WHY DIESEL’S CLAT­TER WILL BE SI­LENCED

DON’T BLAME – OR THANK – VOLK­SWA­GEN FOR THE IM­PEND­ING DEMISE OF THE DIESEL CAR. THE COM­PANY’S EMIS­SIONS-CHEAT­ING SCAN­DAL HAS CER­TAINLY GATH­ERED HEAD­LINES, AND EARNED IT A PANTS-DOWN WALLOPING IN THE U.S., BUT THE TRUTH IS THAT COM­PRES­SION-IG­NI­TION’S DEATH

Wheels (Australia) - - Redline -

A decade from now diesel is go­ing to look like a blip, the re­sult of some col­lec­tive Euro­pean hys­te­ria and – un­doubt­edly – the wrong an­swer to the ques­tion it was in­tended to solve. Europe’s love af­fair with oil-gar­glers started af­ter the fuel cri­sis in the 1970s, but they were a mi­nor­ity taste un­til as re­cently as 20 years ago (see panel).

The dash to diesel was trig­gered by the per­ceived need to re­duce CO2 emis­sions af­ter the Ky­oto pro­to­col was signed in 1997. Or, to be more pre­cise, the short-sighted de­ci­sion by Europe’s leg­is­la­tors to pri­or­i­tize cut­ting car­bon over the need to re­duce harm­ful lo­cal pol­lu­tants. As diesel pro­duces less CO2 than petrol it got the nod, de­spite mak­ing mag­ni­tudes more of NO and

X can­cer- caus­ing par­tic­u­lates. Buy­ers were steered towards oil­ers through sub­si­dies, higher petrol prices and, in many Euro­pean coun­tries, CO2 tax­a­tion that made it mas­sively ex­pen­sive to own a big­ger- en­gined petrol car. Even af­ter a slight dip, half the cars sold in Europe are still diesels.

But, as a No­bel lau­re­ate once sang, the times they are a’ changin’. Filthy air in towns and cities has seen tougher emis­sions stan­dards, forc­ing cat­a­lysts and ex­haust af­ter-treat­ments, all of which add cost – with the as-yet undis­closed Euro 7 stan­dard cer­tain to be much harder. But it’s ac­tu­ally more am­bi­tious CO2 re­duc­tion stan­dards that have re­ally ham­mered diesel; even ul­tra-fru­gal mod­ern oil burn­ers won’t be able to meet the re­quire­ment for ev­ery man­u­fac­turer sell­ing in Europe to meet a ‘fleet av­er­age’ of 95g/ km of CO2 – 4.1L/100km on petrol or 3.6L/100km on diesel – by 2021.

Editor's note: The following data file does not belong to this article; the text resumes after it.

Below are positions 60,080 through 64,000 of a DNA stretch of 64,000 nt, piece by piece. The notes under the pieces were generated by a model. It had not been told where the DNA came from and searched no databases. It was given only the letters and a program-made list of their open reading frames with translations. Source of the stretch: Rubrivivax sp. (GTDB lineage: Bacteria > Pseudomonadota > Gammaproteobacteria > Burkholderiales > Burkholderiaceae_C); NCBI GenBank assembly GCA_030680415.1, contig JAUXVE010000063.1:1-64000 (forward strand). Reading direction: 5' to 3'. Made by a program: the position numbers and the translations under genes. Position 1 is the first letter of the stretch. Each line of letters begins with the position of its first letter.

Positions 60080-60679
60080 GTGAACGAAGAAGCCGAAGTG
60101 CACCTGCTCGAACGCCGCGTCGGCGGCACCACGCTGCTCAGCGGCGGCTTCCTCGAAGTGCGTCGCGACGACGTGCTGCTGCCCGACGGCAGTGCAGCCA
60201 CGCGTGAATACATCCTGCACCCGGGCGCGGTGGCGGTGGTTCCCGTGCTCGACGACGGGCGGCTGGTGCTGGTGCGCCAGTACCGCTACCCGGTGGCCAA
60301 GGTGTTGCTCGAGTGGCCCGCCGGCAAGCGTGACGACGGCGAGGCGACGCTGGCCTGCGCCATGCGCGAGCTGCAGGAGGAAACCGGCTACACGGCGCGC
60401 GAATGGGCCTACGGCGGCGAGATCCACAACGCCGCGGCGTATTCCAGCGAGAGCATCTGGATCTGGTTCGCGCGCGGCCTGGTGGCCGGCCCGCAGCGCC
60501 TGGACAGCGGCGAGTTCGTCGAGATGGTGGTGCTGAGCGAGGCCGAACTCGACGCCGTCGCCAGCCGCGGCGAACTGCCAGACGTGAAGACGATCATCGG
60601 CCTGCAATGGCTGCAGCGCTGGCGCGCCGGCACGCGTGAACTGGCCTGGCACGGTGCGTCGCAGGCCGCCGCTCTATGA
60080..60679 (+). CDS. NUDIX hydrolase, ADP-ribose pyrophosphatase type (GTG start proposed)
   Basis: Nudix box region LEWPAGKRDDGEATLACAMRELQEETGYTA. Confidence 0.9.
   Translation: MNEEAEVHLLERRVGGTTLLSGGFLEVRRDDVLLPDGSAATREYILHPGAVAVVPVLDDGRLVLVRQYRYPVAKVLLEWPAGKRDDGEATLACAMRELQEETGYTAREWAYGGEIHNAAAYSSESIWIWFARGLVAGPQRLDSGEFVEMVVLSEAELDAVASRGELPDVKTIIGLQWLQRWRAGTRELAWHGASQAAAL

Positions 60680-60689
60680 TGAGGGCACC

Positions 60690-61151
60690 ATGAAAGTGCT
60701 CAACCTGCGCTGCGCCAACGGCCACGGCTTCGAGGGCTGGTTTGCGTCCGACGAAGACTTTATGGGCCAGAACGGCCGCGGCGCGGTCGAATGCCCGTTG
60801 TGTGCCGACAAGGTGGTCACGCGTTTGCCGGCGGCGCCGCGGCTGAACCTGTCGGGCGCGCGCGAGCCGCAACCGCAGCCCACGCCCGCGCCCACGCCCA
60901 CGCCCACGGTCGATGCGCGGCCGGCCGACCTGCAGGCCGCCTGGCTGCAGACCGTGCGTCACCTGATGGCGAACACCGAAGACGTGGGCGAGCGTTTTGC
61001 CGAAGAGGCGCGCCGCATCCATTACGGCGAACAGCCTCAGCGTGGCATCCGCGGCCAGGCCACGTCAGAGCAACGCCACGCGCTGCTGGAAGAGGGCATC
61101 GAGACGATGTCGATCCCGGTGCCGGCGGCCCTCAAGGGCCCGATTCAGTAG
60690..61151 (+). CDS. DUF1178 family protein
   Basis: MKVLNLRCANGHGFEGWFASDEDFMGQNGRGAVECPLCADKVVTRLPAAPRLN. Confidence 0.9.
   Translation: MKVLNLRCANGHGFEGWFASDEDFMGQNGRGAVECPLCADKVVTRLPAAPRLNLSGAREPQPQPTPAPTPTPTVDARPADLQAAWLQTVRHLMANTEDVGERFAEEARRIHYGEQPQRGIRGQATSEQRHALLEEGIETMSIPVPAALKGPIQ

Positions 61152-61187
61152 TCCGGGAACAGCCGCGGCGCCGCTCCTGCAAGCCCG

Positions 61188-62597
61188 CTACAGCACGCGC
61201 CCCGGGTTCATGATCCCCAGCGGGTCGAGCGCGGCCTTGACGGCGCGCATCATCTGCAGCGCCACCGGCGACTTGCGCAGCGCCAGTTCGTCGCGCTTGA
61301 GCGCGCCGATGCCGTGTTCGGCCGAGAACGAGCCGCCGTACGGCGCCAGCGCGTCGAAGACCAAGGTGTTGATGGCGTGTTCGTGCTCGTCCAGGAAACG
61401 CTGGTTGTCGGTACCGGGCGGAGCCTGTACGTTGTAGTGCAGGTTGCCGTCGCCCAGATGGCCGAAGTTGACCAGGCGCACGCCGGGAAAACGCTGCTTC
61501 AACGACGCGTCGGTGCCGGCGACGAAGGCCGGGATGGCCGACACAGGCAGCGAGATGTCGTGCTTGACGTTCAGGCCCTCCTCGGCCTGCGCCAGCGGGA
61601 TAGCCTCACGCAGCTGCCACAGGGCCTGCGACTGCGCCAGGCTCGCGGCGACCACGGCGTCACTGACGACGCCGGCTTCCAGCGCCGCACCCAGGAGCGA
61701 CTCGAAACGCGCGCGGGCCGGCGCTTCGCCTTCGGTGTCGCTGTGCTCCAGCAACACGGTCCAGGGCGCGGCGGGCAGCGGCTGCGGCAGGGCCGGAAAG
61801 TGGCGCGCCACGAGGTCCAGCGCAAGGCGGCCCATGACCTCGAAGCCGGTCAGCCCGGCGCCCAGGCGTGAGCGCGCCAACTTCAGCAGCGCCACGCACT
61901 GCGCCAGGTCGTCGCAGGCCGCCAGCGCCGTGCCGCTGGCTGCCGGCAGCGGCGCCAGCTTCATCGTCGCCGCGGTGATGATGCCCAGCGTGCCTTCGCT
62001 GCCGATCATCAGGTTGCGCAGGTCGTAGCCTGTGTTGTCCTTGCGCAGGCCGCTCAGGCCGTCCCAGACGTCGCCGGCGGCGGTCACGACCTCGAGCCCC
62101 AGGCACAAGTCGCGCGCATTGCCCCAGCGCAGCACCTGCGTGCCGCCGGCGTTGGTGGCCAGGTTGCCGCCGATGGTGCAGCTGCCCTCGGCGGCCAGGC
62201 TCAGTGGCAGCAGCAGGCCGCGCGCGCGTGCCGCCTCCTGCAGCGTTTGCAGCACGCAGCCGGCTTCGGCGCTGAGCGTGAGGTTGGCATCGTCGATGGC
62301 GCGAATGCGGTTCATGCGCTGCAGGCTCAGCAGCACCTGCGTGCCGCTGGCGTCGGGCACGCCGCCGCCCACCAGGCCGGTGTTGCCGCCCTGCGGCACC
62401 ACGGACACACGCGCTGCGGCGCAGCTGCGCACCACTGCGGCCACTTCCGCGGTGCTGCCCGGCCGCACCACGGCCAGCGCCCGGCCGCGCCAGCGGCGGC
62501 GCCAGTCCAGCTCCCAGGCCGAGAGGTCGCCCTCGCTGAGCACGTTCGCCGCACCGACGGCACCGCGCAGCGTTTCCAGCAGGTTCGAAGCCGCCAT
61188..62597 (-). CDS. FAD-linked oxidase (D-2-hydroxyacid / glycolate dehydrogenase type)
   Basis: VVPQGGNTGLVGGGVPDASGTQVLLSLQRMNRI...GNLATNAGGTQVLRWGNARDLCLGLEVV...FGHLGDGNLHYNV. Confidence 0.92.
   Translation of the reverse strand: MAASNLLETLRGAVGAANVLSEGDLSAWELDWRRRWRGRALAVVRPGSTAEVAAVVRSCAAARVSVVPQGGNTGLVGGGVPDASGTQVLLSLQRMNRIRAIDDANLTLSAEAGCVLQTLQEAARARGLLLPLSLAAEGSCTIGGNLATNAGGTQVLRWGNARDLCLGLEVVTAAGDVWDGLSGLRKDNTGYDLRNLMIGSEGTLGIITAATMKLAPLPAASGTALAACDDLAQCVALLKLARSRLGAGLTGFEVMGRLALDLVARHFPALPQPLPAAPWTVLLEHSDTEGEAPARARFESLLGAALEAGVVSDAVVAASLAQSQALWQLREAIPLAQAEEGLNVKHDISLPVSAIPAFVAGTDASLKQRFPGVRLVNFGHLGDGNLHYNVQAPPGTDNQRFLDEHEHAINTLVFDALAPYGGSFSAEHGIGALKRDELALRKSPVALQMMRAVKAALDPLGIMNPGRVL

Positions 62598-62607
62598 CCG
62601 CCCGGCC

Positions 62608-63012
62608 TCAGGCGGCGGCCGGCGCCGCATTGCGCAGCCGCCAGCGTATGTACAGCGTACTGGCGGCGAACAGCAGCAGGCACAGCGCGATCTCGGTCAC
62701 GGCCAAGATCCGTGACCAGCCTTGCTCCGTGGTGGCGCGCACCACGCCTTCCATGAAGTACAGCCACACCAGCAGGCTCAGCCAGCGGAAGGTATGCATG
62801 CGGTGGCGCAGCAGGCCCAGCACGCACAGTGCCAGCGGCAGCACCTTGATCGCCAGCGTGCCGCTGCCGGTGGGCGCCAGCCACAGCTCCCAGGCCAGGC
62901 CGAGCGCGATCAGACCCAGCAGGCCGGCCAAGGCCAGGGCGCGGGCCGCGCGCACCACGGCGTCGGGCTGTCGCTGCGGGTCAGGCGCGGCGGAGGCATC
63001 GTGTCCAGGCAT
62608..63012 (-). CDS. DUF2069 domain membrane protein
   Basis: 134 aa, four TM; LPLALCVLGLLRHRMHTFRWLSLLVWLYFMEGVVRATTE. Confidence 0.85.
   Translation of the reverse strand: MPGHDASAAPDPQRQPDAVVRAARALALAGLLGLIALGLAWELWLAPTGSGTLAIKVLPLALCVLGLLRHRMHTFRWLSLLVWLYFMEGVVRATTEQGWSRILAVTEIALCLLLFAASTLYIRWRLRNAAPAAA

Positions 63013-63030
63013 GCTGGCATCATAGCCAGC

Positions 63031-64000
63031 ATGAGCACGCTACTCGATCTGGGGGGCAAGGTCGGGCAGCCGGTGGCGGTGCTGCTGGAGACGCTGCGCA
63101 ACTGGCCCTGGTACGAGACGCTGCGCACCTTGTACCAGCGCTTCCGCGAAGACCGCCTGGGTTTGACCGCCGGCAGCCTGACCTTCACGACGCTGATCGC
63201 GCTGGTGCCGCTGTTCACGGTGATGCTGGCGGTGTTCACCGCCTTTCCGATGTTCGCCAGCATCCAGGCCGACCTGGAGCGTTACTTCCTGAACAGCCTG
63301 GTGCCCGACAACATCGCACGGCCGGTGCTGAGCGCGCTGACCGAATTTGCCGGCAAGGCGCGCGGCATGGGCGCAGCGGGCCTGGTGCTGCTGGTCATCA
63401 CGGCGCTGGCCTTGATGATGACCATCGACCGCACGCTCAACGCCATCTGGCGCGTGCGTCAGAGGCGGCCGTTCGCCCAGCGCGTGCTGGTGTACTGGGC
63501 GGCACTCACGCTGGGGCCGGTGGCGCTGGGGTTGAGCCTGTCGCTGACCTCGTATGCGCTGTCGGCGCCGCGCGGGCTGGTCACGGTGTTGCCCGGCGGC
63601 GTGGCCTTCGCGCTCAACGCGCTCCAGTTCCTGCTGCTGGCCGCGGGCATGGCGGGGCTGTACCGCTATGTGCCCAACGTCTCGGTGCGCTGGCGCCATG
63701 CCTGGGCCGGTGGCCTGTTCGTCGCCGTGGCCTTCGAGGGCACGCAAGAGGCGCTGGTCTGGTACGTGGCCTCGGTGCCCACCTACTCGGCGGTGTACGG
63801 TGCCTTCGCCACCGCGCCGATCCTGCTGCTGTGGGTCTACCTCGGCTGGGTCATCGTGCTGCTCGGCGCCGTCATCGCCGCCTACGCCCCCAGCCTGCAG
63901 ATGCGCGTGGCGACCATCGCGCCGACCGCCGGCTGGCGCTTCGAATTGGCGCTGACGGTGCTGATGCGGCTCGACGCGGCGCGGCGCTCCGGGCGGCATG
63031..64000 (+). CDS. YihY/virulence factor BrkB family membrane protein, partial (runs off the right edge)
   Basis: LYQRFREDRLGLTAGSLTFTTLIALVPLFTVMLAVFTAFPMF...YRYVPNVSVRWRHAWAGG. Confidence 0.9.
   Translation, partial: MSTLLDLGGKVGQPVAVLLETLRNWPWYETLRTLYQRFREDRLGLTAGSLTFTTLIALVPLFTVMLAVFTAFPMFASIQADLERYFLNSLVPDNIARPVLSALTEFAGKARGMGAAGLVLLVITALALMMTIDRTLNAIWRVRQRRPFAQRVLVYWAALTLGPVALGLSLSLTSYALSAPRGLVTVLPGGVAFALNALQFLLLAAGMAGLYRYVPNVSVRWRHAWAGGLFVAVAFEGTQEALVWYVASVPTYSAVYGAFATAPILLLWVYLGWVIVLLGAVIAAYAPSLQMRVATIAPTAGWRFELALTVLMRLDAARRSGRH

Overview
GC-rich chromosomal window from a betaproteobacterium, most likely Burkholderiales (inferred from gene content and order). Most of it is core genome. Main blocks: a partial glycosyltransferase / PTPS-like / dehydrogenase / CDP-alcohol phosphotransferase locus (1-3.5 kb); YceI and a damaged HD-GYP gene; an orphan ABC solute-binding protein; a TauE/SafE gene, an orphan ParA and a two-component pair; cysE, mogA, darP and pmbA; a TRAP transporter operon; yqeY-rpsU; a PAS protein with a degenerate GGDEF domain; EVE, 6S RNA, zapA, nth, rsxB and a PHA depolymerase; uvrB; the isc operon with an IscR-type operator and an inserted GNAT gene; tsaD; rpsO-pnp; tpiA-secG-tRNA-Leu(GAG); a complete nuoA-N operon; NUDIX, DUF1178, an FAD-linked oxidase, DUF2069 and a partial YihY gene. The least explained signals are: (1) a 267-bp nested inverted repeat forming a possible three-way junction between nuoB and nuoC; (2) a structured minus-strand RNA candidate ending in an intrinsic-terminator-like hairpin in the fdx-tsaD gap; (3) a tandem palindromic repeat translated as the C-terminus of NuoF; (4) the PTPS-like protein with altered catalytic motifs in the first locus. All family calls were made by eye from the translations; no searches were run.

To hit those num­bers while be­ing able to sell big­ger and faster cars – the ones that make larger prof­its – man­u­fac­tur­ers are go­ing to switch to hy­brid as­sis­tance and pure EVS en masse, and the in­vest­ment de­ci­sions to do so were made years ago. Change is com­ing, both quickly and dra­mat­i­cally. At a re­cent press event in Swe­den, Volvo Cars CEO Hakkan Sa­muels­son ad­mit­ted it’s pos­si­ble that Volvo won’t be mak­ing any com­pres­sion-ig­ni­tion de­riv­a­tives within a decade, its new three- cylin­der petrol hy­brid claimed to be both cheaper and more fru­gal than its four- cylin­der diesel.

Iron­i­cally, given diesel’s util­i­tar­ian ori­gins in trucks and taxis, the last cars to con­tinue to use it will be larger and more ex­pen­sive ones, against which the ex­tra cost of in­creased emis­sions con­trol is more eas­ily off­set, and which ben­e­fit most from the low-down torque.

Audi ad­mits that it wouldn’t have been able to make the SQ7 with a petrol en­gine, the 900Nm of low-down torque be­ing cru­cial to both its driv­ing riv­ing char­ac­ter and the CO2 num­bers rs al­low­ing Euro­peans to buy it. But leg­is­la­tors are mov­ing against this flank too, with many Euro­pean n cities set to in­tro­duce zero-emis­sions mis­sions zones that will ban even the clean­est diesels.

Oil­ers are sold around ound the world, but it’s Euro­pea­nuro­pean de­mand that drives pretty much all de­vel­op­ment. ent. With­out that, diesel’s l’s days are def­i­nitely num­bered. bered.

The truth is that diesel’s death war­rant had been signed long be­fore Volk­swa­gen got busted

YOU ARE SO UNREFINED, DAR­LING...

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